There was a paper on rhizomatic learning at a teaching and learning conference I attended recently. I went along to it, keen to learn more. Even though the authors quoted directly from Deleuze and Guattari's A Thousand Plateaus it became clear that what the paper was actually advocating was explicitly an arborescent (not rhizomatic) approach to teaching and learning. I tackled the presenter on this in question time and the presenting author's reply was that the paper was based on 'her take' on what rhizomatic learning meant. Now while it feels a bit ridiculous to say that they/she had got D&G wrong - D&G are, after all, the poster boys of thinking beyond 'right and wrong' - it must certainly be possible to say that the authors of the paper (or at least some of them) had misunderstood the theory. To me it felt the same as if I'd gone to an anatomy conference, quoted some biology theory and then argued that boys were made of snips and snails and puppy dogs' tails. I would expect to be tackled on this in question time and I'm certain that if I defended my argument by saying 'well, that's what I take the theory to mean' it would only further anger an audience already disgruntled at the waste of their time and money.
So - what has this got to do with 'enforced independence' and heuristic learning in a rhizomatic learning context? I completely agree with Dave Cormier that these things are absolutely central to the success of rhizomatic learning: they're both a way of determining when rhizomatic learning is happening and, conversely, rhizomatic learning won't work or 'happen' without them. I also agree with him that it's tricky to lure students into it and away from didactic just-tell-me-what-I-need-to-know approaches to learning; I too have seen my students' shoulders slump when I've explained to them what 'heuristic' means. But - and this is my key point here - we need to take very great care that rhizomatic learning doesn't become a euphemism for 'any understanding goes'.
This is an important reminder that in amongst the rhizomes there will always be trees. I was in conversation with a colleague about rhizome theory the other day [which is a quiet reminder that I read, teach, use, and think and talk about critical theory a lot as part of my day-to-day working life and I'm surrounded by lots of colleagues who do this as well; this frames my perspective and a lot of what I do]. My colleague mentioned that one of the problems he has with D&G is their overemphasis on rhizomes. I think that he's got a good point. After all, I have spent many pleasant hours foraging for elderberries from elder trees and blackberries from the brambles that were spreading rhizomatically around their bases (blackberries and elderberries make a delicious jam BTW). Trees exist. They are beautiful and important. It's just that not everything is tree-ey (or arborescent) and we need to stop thinking as if it is.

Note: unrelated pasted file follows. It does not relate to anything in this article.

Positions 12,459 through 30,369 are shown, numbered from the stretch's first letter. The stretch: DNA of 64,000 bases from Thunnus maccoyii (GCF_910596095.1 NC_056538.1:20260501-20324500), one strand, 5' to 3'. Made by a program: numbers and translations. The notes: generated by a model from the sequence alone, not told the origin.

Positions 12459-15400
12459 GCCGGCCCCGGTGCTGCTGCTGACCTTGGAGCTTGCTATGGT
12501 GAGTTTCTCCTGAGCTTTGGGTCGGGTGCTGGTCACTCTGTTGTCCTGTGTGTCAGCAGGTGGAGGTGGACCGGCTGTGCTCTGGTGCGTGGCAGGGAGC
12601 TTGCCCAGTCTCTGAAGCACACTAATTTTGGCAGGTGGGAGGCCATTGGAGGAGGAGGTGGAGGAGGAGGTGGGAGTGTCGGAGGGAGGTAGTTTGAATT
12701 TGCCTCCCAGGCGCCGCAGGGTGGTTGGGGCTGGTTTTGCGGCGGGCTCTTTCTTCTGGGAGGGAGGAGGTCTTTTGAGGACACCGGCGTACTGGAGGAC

This offers an important reminder: that D&G is not pedagogical but philosophical theory. It just happens that their work in this instance is particularly useful for thinking about teaching and learning. I personally find it useful because of one of the quotations I popped onto my first poster: 'It is always by rhizome that desire moves and produces. [...] The rhizome [...] acts on desire by external productive outgrowths' (p. 14). Transposed into pedagogical theory, this allows those of us who teach to think beyond encouraging and rewarding students for answering questions to which we already know the answers and instead encouraging and rewarding them for asking important questions that we've never thought to ask before, even if we don't yet know any answers to them ('productive outgrowths'). We will know the questions are important because they respond to unmet needs ('desire').
That is not to say, however, that encouraging and rewarding students for answering questions to which we already know the answers is a bad thing and should be abandoned. These 'trees' are still there, are important and, in many instances, beautiful. It is also often going to be the case that we can't move or think beyond these 'trees' into more 'rhizomatic' modes of inquiry until we understand them and why they matter. What D&G warn us about is limiting ourselves to 'trees' and not making enough space in our curriculum and our pedagogy for 'rhizomes'.
This leads me to my final statement for this post: in any rhizomatic learning context, each and every student (and that includes the 'teacher') needs to take responsibility not just for their rhizomatic thinking and learning, but also for attending to and understanding the trees that stand and grow in amongst the rhizomes.
There are lots of interesting resonances between this post and Christina Hendricks's thought provoking post on enforced independence.